Please create an account
or Log in to subscribe


or


Subscribe to our RSS feeds Follow us on Twitter Follow us on Facebook Subscribe to our RSS feeds Watch us on Youtube View us on Instagram

State of disaster vs state of emergency: what do they mean?

State of disaster vs state of emergency: what do they mean?

What does Victoria's state of disaster mean and is it different to a state of emergency?

State of disaster vs state of emergency: what do they mean?

A state of disaster has been declared in Victoria, following a record spike in coronavirus cases.

The state of disaster came into effect at 6 pm on Sunday, 2 August, as metropolitan Melbourne moved into stage 4 lockdown restrictions.

Before the pandemic, a state of disaster was enacted during the devasting Australian bushfires of summer 2019-2020.

State of disaster vs state of emergency: how are they different?

State of emergency

A state of emergency was implemented in Victoria at the beginning of the pandemic on 16 March. It has a 6-month time limit before it needs to be revoked, so is due to expire in September.

Amendments can be made to the legislation if it needs to continue past the 6-month period.

Victoria Premier Daniel Andrews said that while states of disaster and emergency can function independently, they work best together.

State of disaster

A state of disaster is enacted on the advice of the Emergency Management Commissioner. It is enacted on the grounds of an emergency which “constitutes or is likely to constitute a significant and widespread danger to life or property in Victoria.”

The act is intended to address issues around and beyond public health, such as natural disasters, explosions, terrorism, and “a plague or epidemic”.

It is enacted for a period of a maximum of a month, after which a further declaration can be made to extend it.

There are key powers the state of disaster act grants:

  • The Emergency Services Minister – Lisa Neville – can “control and restrict entry into, movement within and departure from the disaster area of any part of it”. As the state of disaster applies across Victoria, this applies to the entire state.
  • The minister can grant the police and emergency services the power to enforce restrictions.
  • Any government agency can be directed to “do or refrain from doing any act, or to exercise or perform or refrain from exercising or performing any function, power, duty or responsibility,” by the minister.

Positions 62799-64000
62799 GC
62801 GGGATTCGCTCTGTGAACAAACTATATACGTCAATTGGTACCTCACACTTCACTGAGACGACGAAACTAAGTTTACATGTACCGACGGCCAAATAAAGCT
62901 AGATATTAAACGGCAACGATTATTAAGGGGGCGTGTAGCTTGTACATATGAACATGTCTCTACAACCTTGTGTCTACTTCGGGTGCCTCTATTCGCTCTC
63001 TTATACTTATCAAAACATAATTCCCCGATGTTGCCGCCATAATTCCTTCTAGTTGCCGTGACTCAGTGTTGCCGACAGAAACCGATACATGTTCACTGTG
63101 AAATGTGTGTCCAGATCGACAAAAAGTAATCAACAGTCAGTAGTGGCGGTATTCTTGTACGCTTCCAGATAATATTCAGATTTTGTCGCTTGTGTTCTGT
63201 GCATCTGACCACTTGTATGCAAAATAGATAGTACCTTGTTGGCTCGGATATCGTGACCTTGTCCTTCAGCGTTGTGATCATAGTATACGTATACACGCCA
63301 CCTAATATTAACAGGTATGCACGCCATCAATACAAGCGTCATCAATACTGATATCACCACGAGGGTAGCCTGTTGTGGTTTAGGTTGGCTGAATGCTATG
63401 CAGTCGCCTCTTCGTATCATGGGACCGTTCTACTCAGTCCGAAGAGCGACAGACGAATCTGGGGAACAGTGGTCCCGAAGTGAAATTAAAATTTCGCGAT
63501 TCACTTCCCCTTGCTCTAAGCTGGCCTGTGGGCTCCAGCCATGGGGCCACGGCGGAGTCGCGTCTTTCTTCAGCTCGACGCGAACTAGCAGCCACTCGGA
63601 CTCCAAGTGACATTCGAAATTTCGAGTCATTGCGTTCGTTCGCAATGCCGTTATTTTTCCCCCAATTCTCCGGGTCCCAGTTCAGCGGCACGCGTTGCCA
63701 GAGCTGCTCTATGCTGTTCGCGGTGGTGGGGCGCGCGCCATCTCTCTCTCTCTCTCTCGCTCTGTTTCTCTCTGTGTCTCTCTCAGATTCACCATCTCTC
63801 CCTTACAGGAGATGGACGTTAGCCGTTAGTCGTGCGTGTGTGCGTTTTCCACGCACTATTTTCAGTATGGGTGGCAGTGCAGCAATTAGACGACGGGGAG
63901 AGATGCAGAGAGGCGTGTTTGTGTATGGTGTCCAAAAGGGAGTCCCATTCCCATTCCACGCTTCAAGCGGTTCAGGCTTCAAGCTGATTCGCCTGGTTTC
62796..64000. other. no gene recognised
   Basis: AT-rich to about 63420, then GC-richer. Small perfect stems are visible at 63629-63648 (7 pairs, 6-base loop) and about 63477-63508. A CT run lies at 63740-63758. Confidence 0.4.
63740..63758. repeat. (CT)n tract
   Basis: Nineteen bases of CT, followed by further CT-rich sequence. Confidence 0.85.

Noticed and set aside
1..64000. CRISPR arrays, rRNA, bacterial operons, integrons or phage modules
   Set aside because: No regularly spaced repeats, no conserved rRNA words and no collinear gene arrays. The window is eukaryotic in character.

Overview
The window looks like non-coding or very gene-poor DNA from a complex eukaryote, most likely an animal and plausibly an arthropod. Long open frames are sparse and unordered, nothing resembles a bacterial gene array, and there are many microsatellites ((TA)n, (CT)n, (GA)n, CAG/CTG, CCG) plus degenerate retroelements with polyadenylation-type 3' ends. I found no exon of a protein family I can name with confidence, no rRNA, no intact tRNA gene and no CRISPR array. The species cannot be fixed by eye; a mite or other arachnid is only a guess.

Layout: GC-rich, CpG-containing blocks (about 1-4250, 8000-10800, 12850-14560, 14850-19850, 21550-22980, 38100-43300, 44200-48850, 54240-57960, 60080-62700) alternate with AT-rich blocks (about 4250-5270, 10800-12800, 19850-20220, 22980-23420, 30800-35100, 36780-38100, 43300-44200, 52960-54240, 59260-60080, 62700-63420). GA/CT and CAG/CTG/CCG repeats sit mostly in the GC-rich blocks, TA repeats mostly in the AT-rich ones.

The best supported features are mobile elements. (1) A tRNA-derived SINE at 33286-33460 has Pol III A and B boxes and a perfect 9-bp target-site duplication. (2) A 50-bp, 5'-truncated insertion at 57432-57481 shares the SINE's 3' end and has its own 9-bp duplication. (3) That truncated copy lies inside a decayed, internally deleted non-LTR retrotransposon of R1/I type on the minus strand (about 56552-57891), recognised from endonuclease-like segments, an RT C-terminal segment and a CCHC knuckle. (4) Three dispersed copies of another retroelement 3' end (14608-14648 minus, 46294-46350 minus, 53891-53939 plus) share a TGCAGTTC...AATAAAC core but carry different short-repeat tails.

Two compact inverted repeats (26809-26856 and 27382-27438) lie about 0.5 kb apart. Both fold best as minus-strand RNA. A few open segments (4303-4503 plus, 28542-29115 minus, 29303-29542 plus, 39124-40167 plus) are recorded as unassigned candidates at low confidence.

• The Government has the power to suspend Acts of Parliament if they “would inhibit response to or recovery from the disaster”.
  • The minister or her delegates (such as police or emergency services) can take possession of any property if it’s necessary to respond to the disaster.
  • Police would be allowed to prevent all protests or move along crowds at places like supermarkets if physical-distancing rules were not being adhered to, Neville said.
  • It does not allow the minister to give the Australian Defence Force additional enforcement powers.

What are Victoria’s stage 4 lockdown rules?

A stage 4 lockdown has been declared in metropolitan Melbourne. Here’s what you need to know:

  • Stage 4 will be in place for six weeks until 13 September, unless extended.
  • You may only leave your house for four reasons:
    • Shopping for food or essential items.
    • Care and caregiving
    • Daily exercise
    • Work
  • There is a curfew between 8 pm and 5 am.
  • You may leave your house to access medical services which includes donating blood and if you or your family are at risk of family violence.
  • Exercise and shopping must be within 5 km of your home (unless the nearest supermarket is more than 5 km away).
  • It is mandatory for all residents in Victoria to wear face masks in public. This rule is exempt for people with a valid medical reason, children younger than 12 and those with a professional reason.
  • You cannot have visitors in your home unless it is for giving or receiving care. People who are in an “intimate personal relationship” may leave the house to visit one another.
  • Restaurants and cafes can still operate but only as takeaway and delivery.
  • Exercise is limited to one hour per day.
  • Police can issue fines of up to $1,652 for people who violate rules and up to  $9,913 for businesses.
Share on Facebook Pin on Pinterest Share by Email

Post a Comment

© MiNDFOOD 2020. All Rights Reserved

Web Design Sydney